I think Sarkozy is right; we are where we are today not as a result of non-stimulation of the economy, but as a result of running an unregulated system. Therefore, it is only logical, that we take some time to set down the basic rules and regulations that will henceforth govern our economies and financial systems before we venture into the risky business of stimulating the economy. For those still in doubt, Sarkozy needs only to point out to them the case in AIG where the bosses took tax-payers stimulus and shared into lofty bonuses, I guess that is what you get when you attempt to stimulate before regulating.

    Unless that is done, we may find ourselves in the uncomfortable position of being unable to explain to tax payers why the economy is not picking up after billions have been spent stimulating it. I think we just have to be a little more patient to regulate, and then we can stimulate all we want, and do so with confidence that we are not stimulating an individual’s retirement scheme!

  4. 4 John LaGrua/New York
    April 2, 2009 at 18:41

    If the American people through some moral awaking recognize that US funding of Isreal provides the means to reppress the Palestinians and murder hundreds of innocent people in Gaza making them co-conspiritors to these crimes ,then the arrogance of the new right wing Isreali governent could be blunted .The Isreal Lobby has so far escaped a serious counter reaction to their subversion of the moral and political position of the US in the world..Peace in the Mid-east will only come when the US ends its failed war strategy and become an honest arbiter fo reconciliation.Unfortunately, no US politician has yet to show the moral fibre and courage to make the neccesary changes.

  5. April 2, 2009 at 19:54

    The G20 Summit should be more focused on Africa though we do not participate much. For some other Countries in Africa, they can make it on their own but for us especially in Liberia, with all the vast resources we have, only top Officials of Government live good life while the rest of the masses who voted them to power suffer and even live without ballance diet. About 90 percent of the Liberian population is living in poverty and cannot afford to live on Five Dollars aday.

    I would be very glad if the G20 discuss and prioritize challenges of Africa.

    Mohammed Kondawa

    Monrovia Liberia

  6. 6 Jim Newman
    April 2, 2009 at 21:31

    Hello again
    If the world financial system is worth saving then it is logical that tough financial regulation is needed. That a light weight like the ‘petit Magyar’ said it is of no importance. Sarkozy was described by a french journalist as a little boy that strayed into the big boy’s playground. And that just about sums him up.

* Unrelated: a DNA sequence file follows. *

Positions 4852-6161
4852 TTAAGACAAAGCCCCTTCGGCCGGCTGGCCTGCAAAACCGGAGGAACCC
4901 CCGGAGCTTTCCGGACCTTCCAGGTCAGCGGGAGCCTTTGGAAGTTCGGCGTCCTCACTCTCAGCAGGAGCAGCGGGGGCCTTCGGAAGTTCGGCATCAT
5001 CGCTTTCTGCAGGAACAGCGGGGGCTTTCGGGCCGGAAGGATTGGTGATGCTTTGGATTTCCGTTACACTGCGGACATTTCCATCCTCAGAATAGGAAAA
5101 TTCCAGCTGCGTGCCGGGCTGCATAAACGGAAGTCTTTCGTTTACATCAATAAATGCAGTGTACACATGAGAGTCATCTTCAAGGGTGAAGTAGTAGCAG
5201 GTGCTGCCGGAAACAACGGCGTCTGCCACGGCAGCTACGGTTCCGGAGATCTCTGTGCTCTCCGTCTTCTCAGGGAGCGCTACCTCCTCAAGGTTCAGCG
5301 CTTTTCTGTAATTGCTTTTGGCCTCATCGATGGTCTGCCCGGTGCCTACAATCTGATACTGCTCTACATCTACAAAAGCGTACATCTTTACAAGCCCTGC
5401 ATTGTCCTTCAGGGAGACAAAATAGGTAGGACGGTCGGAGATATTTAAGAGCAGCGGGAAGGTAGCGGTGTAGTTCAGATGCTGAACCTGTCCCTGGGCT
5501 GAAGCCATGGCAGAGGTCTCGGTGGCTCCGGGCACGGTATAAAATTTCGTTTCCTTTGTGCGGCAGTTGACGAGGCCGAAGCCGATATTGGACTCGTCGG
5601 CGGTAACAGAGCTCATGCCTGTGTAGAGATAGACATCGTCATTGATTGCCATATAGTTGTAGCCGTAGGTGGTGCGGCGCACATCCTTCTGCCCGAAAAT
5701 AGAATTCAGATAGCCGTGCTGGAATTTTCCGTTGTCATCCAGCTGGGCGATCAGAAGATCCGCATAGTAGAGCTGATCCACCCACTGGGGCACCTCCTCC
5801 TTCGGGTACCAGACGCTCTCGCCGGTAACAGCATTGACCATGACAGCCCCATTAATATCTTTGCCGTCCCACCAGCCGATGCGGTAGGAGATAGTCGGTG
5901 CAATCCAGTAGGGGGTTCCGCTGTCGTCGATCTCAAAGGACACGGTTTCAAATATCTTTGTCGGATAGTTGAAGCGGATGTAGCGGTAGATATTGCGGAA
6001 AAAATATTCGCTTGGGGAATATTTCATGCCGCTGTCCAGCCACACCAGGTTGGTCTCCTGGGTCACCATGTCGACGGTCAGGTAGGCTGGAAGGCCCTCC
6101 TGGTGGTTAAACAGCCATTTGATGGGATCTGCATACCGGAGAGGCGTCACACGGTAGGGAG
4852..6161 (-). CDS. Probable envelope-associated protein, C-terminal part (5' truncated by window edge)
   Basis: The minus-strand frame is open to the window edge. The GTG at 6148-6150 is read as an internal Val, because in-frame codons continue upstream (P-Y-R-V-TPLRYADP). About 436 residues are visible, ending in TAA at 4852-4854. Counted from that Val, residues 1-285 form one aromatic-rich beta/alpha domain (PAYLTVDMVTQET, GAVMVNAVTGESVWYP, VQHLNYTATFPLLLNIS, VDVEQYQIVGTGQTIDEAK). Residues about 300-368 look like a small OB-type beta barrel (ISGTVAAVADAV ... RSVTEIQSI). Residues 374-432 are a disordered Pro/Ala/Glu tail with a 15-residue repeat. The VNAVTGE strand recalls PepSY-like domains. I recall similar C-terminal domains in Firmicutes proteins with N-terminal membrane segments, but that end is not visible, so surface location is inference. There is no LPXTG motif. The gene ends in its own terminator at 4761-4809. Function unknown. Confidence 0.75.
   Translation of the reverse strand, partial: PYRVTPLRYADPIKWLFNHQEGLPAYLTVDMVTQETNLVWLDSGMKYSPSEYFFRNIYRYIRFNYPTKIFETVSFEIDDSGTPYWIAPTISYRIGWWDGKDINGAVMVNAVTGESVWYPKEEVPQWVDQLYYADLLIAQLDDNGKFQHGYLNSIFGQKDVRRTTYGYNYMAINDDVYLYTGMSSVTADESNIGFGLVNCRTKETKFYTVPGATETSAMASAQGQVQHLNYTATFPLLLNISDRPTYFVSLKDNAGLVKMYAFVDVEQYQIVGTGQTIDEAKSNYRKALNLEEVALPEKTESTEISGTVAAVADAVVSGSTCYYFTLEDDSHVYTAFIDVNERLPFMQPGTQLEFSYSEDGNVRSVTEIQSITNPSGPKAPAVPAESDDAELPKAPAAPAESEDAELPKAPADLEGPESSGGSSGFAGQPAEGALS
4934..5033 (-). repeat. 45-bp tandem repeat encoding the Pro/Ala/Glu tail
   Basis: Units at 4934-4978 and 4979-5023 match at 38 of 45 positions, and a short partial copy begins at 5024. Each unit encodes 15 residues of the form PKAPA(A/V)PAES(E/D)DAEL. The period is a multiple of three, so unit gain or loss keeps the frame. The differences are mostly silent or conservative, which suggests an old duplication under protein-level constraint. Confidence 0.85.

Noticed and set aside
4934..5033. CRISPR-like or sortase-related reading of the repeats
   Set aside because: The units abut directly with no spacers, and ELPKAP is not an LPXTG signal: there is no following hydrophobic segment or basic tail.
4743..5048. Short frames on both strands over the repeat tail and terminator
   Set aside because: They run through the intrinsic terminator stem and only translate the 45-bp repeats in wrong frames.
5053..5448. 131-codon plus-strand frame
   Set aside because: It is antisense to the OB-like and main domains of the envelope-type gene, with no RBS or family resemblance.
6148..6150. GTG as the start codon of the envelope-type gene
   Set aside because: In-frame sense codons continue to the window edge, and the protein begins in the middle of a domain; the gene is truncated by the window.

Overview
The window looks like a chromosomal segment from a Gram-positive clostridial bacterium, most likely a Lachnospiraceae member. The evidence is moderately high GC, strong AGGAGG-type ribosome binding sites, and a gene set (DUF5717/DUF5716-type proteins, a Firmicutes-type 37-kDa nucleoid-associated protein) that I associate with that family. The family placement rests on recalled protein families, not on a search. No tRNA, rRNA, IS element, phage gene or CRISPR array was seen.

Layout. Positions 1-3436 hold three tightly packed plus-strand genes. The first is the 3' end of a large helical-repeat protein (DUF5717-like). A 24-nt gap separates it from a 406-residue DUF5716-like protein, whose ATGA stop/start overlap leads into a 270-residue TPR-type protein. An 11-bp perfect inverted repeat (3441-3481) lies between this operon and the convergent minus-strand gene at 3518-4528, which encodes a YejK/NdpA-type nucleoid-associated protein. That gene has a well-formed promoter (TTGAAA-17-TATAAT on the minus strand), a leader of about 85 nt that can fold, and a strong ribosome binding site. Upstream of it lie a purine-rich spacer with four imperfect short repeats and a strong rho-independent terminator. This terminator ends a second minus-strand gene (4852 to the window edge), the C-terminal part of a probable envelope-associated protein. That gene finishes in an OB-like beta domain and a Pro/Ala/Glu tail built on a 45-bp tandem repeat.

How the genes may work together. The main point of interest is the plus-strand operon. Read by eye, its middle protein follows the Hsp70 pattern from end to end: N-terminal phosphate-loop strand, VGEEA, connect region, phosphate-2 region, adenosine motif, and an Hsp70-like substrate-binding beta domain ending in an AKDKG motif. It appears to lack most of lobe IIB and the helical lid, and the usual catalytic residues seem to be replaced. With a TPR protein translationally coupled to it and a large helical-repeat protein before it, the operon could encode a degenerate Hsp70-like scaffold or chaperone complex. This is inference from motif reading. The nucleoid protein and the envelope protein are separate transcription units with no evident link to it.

As far as cheating on the society is concerned the people who do that should pay for it not be paid for it.
    Kettling is an interesting tactic to use against demonstrators. I think it was first used by Pinochet when he seized power in Chili.
    The country that went to war to defend the democracies of others. I’m not sure which country that was. If it means Britain in 1939 I always thought that it was more a question of Churchill not liking Hitler.
    As far as Avigdor Lieberman is concerned he is not nearly as loving as his name might suggest.
    ViktorK! Friedman economics has absolutely nothing to do with democracy. Think on it …………………

  7. 7 Jim Newman
    April 2, 2009 at 21:39

    Hello again
    I forgot to say that I saw Barak Obama’s press conference (after the G20 meeting) on Aljazeera and I was not impressed at all. He spoke like a man who had not any convictions and who had not yet learnt the convictions of his masters. Sorry. As I said before we’ll be getting more of the same.

  8. 8 Dennis Junior
    April 3, 2009 at 05:44

    SARKOZY: I think that he is making an losing argument, and he should go to the Meeting…

    Is this the end for Anglo-Saxon capitalism? Yes, it is the ending scene of Anglo-Saxon capitalism….

    The new Israeli government is not bound by previous peace agreements. (Yes, I agreed with the Government of Israel (new) that they are not bound by previous peace agreements)…..
    Do you think these leaders have genuinely changed their thinking? (NO)…Should they have? (Yes)…
    ~Dennis Junior~